commentary (2007-47)

Paying Up

Commentary

Farragut should chip in more for county schools

by Matt Edens

Whatever higher office city councilman Rob Frost may aspire to after his current term, Mayor of Farragut certainly isnâ’t one of them.

Week before last, Frost proposed a resolution â“most respectfullyâ” requesting that the incorporated bedroom community increase the amount of local-option sales tax it contributes to the county schools. Currently, Farragut only kicks in the state-mandated 50 percent minimum, compared to 72 percent for the city. Council approved the non-binding measure unanimously, but it didnâ’t get much respect from Farragut residents. Farragut pays more than its fair share of taxes, thank you very much, seemed to be the consensus of the online comments accompanying the News Sentinel article on the proposal. And Farragut Vice Mayor Mike Haynes essentially said as much when quoted in the Sentinel as saying that the town contributes â“a significant portion to the tax base through the appreciation of property values.â”

The implication seems to be that, â“since our homes cost more, we shouldnâ’t have to chip in that extra 20 percent for the schools.â” Maybe so, but Farragutâ’s over-achieving schools are a mighty big reason why those homes cost more. The old mantra of â“location, location, locationâ” often boils down to school zoning. Donâ’t believe me? Just look at the frequent mention of â“Farragut schoolsâ” in the real estate listings. The town of Farragut also trumpets its â“great schoolsâ” on its home page, alongside the fact that it levies no real-estate taxes on its homeowners. The boast that itâ’s largely Farragutâ’s tight-fistedness with its sales taxes that allows the town to forego a municipal property tax doesnâ’t rate a mention, however.

And while discussion of school overcrowding is likewise conspicuously absent from Farragutâ’s website, thatâ’s hardly the case when it comes to justifying the townâ’s stinginess with its sales taxes. Classes held in closets and per-student spending are commonly trotted out as arguments to justify Farragut hanging onto that extra 20 percent of its sales taxes (not that it spends much of that money on its schools, mind you). The phrase â“substandard educational environmentâ” even cropped up in the, at times, onerous online comments accompanying the Sentinel article about Frostâ’s resolution. Funny thing about that is how, early in the debate over a new West Knox high school, some Farragut parents objected to rezoning their kids to Karns on grounds that some of the advanced placement courses available at Farragut werenâ’t offered at Karns. The environment may be â“substandard,â” but the education itself appears to be above par.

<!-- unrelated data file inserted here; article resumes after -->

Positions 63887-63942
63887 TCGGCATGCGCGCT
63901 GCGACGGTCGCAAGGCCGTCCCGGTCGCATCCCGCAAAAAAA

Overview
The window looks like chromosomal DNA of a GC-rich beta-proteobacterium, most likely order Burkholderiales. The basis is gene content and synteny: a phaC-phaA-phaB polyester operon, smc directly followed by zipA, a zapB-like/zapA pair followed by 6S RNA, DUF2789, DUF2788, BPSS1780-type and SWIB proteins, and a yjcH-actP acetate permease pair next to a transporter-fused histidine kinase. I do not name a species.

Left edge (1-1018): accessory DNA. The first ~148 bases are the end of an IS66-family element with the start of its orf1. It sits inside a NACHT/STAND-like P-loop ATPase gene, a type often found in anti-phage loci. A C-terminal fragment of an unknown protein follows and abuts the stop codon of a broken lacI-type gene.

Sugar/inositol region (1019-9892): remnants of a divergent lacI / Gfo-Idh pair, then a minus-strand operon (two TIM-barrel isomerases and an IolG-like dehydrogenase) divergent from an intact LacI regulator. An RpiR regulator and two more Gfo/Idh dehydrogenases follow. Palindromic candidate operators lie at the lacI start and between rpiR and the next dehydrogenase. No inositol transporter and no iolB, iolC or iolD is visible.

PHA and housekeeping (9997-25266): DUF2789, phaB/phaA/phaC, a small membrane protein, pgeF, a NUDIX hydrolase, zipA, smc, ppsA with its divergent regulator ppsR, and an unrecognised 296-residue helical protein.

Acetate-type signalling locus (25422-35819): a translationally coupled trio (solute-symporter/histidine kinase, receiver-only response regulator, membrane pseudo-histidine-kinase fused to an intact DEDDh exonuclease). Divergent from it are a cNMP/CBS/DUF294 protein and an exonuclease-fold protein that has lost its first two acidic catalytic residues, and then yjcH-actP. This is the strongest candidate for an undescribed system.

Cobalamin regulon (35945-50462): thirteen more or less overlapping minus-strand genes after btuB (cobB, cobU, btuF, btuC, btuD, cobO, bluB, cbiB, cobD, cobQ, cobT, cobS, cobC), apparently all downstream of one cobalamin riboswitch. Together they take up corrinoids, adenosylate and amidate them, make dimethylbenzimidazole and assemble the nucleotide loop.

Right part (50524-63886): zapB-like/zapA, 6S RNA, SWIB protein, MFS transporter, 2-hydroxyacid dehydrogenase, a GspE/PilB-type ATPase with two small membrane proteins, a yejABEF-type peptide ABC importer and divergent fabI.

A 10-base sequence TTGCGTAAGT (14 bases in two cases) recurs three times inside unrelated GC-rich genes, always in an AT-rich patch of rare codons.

Farragutâ’s high prices are also, in a curiously self-reinforcing catch-22, one reason why its schools are stocked with college-bound kids. Across Knox County, indeed the country, thereâ’s generally a strong correlation between a schoolâ’s achievement and the relative affluence of its student body. And property values are the primary reason that such a small percentage of students at Farragutâ’s four schools are deemed â“economically disadvantagedâ” by the state (from 6 to 11 percent depending upon the school). Farragutâ’s schools may be public, but thereâ’s a sort of tuition, or at least an entrance fee, factored into most familiesâ’ mortgage payment.

And that, frankly, puts Frostâ’s own neighborhood of 4th and Gill in a curious place regarding the correspondence between home prices and school zoning. Although zoned for Christenberry, Beaumont, Austin-East, and Fulton, home costs in 4th and Gill are nudging the $120-per-square-foot mark. Excluding homes on the water or fairway, thatâ’s not too far from parity with Farragutâ’s 37922 zip code. And downtown condos can now be as pricey per square foot as many of those with lakefront or links views. Maybe, instead of asking Farragut to pony up its fair share, Frost should have borrowed a page from Farragutâ’s Vice Mayor and pitched zoning 4th and Gillers to Farragut. After all, the neighborhood does â“contribute a significant portion to the tax base through the appreciation of property values.â”

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